After I graduated in 2005, I moved to Japan and got a full-time job teaching English at a private business school called Berlitz Japan. I had a shift schedule, with various morning or evening lessons. I worked around 40 hours a week, sometimes more, and trained six times a week. That means I went to the gym six times and participated in classes. I sprinted up stairs for cardio. I didn’t have a trainer or coach that was grooming me to be a fighter. I asked the instructor questions like every other student, and hoped I could understand the answers—which came back in Japanese.
Sometimes I didn’t know how to word my question in Japanese, but I tried my best because I was a martial artist and I worked myself to exhaustion! Train till you collapse, I guess? (Yeah, that was hard. Thankfully I was in my twenties and didn’t need to sleep back then.)
I didn’t have time to lay down and properly recover.
Sponsors were good in those days, but only around fight time—and mostly for big names (not me) in big organizations. I got a few hundred bucks from various MMA clothing companies to wear their clothes or gear in my fight. My manager found those for me. I was thrilled to get $500 from Sprawl for their shorts! It was so much! Monthly sponsorships were unheard of back then.
The sponsorship scene has changed; the market is saturated with fighters looking for sponsors. So, a company is less likely to drop a lot of money on single fighter. There’s always someone else lined up after him or her. Big cash for one fight is less likely, but free gear, like gloves, shin guards, mouth pieces, and bags are common. Monthly meal preps are popular among fighters at the moment.
Balancing work and training is a bit of a ‘Catch 22’ for fighters. Newer fighters need to train the hardest of all because they’re up-and-coming, need skills and strength. However, they aren’t getting paid much for their work (amateurs make nothing at all). The only fighters who are making enough money to put away for retirement are those who fight in the big leagues like the UFC, Bellator, etc.
It’s just the way it is.
That said, back in the day, it was impossible for almost anybody to survive on fight money alone. Today, that’s not the case. And the promise of money attracts athletes who looking for respect and fame.
A Career in Fighting
When I started fighting in 2003, it worked like this: the promoter called my sensei with the offer. My sensei turned to me and said, “Do you want to fight Shinohara Hikaru on November 3rd in Smack Girl at 135 pounds?” I said, “Yes, of course.” It could’ve been anybody. If you wanna fight, you say “yes.” And you make weight. If you didn’t make weight, they cancelled the fight. End of story.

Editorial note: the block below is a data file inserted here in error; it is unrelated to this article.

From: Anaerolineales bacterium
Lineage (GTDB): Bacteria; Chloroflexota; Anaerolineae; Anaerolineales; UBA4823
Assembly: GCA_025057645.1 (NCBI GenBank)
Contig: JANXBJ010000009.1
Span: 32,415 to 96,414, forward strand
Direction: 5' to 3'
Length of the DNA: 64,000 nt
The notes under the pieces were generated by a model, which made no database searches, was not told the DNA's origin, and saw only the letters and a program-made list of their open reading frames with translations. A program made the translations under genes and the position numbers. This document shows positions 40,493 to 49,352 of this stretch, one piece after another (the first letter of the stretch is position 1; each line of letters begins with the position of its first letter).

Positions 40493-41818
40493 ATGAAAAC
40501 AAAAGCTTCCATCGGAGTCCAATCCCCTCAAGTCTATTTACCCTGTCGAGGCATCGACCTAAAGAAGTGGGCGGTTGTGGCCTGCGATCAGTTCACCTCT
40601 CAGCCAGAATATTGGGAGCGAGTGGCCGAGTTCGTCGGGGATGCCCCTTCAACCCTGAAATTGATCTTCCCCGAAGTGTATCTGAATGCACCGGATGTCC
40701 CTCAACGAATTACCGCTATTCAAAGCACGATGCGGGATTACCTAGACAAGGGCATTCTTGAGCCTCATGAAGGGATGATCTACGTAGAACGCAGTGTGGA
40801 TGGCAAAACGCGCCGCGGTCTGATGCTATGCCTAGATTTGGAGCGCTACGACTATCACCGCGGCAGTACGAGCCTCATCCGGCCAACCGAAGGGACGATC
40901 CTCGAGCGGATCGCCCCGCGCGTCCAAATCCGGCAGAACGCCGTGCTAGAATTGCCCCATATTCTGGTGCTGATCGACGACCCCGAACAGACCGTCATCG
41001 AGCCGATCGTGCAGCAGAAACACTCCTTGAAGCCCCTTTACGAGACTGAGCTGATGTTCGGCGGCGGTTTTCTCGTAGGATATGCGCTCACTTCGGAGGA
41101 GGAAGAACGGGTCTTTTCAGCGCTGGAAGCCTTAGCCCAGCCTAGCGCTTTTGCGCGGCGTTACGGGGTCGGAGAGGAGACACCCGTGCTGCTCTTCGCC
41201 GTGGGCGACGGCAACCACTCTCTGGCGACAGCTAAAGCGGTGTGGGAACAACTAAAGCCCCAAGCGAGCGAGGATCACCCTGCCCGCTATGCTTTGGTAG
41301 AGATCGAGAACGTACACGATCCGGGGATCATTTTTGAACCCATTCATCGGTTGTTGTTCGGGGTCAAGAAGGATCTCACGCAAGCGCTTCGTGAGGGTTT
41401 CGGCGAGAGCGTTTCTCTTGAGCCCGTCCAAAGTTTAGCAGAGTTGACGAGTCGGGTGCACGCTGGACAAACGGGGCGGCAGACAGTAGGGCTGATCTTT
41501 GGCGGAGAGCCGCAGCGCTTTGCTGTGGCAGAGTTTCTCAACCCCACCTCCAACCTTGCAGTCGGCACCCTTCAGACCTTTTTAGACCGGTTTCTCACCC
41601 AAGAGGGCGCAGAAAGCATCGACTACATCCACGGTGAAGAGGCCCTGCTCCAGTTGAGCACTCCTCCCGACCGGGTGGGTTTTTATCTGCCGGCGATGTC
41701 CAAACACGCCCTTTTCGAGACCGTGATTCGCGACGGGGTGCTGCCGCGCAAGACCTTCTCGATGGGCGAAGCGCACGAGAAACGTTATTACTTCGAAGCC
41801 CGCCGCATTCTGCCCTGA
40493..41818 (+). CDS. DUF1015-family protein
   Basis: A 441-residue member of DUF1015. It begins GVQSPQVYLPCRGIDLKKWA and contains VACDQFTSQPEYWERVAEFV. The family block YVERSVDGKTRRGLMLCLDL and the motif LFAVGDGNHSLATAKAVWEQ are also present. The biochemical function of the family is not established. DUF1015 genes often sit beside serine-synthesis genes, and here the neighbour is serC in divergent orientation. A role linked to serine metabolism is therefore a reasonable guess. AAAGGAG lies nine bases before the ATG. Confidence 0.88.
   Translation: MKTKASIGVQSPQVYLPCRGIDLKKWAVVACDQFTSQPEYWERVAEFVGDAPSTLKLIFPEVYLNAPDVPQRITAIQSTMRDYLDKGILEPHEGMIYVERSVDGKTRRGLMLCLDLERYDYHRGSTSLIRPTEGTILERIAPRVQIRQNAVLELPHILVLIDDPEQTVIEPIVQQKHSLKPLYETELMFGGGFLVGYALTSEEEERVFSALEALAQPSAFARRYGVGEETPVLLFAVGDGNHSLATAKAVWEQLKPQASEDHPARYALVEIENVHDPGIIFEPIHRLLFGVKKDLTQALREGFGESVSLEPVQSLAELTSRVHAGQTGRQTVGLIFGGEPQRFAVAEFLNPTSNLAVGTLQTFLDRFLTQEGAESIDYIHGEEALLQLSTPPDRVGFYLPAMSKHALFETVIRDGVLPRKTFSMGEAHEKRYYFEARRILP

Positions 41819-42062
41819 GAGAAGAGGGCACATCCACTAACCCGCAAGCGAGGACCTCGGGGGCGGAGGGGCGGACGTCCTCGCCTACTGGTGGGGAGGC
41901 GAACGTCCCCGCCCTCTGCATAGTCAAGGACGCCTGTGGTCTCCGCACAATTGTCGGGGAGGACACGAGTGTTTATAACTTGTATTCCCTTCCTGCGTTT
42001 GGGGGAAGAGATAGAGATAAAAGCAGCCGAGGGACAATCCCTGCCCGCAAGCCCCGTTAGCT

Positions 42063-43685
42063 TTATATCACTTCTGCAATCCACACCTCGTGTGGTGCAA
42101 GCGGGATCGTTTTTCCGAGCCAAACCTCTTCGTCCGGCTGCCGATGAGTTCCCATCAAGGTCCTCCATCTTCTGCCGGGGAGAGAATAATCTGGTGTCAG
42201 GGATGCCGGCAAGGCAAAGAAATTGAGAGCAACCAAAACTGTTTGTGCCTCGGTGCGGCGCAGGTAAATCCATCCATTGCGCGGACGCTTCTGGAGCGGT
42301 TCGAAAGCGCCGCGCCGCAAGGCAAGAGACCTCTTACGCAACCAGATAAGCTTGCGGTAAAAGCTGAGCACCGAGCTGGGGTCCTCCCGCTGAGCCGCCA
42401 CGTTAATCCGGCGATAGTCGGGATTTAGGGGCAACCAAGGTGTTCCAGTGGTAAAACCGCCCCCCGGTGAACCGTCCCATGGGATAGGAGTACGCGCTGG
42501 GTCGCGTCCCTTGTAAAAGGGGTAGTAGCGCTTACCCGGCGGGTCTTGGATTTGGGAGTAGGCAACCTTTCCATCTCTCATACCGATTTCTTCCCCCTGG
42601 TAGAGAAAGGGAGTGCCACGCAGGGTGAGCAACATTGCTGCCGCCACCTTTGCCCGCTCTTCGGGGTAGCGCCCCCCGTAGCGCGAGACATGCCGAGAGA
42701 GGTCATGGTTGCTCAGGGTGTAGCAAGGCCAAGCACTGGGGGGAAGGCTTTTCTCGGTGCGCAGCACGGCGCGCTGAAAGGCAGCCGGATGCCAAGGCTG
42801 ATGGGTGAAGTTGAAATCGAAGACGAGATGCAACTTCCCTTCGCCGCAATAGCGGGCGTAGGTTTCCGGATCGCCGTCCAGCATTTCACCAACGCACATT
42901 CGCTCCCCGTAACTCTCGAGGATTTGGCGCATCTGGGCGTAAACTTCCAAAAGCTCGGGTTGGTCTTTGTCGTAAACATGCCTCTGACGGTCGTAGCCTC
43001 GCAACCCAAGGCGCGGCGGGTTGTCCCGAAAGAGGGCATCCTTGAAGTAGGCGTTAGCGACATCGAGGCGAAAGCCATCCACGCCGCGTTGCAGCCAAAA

Now, people need an amateur career before turning pro. My first fights looked pretty sloppy and horrible on the feet, but there were no amateur options back then.
Standards are higher now for pros, so fighters get used to competition working under amateur rules (shorter rounds of two or three minutes, no knees, no elbows to the head, etc). When they are offered pro fights, their manager or trainer has more drive to protect their fighters. Someone with a 1-0 record shouldn’t be set up to fight someone with a record of 10-0. But if you give the option to the fighter, true martial artists will always want to say “yes” to any challenge.
I accepted an offer on one week’s notice in Strikeforce against Marloes Coenen at 145 pounds. Doing that got me a coveted contract with the biggest organization hosting women’s fights in the world at the time! I had to super-hydrate and eat donuts to make weight so the commission would let me fight—I was so light compared to her.
If I had beaten her, I would’ve moved on to fight Chris Cyborg. (It was probably better that I ended up losing.
Despite my evolution over the years, I still consider myself a martial artist first, before athlete or fighter—due to my burning flame of desire for knowledge and personal improvement. However, all the advances in technology, information, and training methods for an athlete really excite me!
The best advice I can give for people who want to be successful mixed martial artists, is that they had better start young. The market has become so competitive, that fighters have to not only be skilled, but they have to have the physical strength of an athlete, and the heart of a martial artist to push through the hard times. They’d better learn the best recovery methods, get good sponsorships, find a talented trainer and coach, and a supportive team to give them moral support and comradery. The sport of mixed martial arts has gone from backyard brawlers stepping in the cage to fight anyone, to young men and women with athletic training and high level coaching.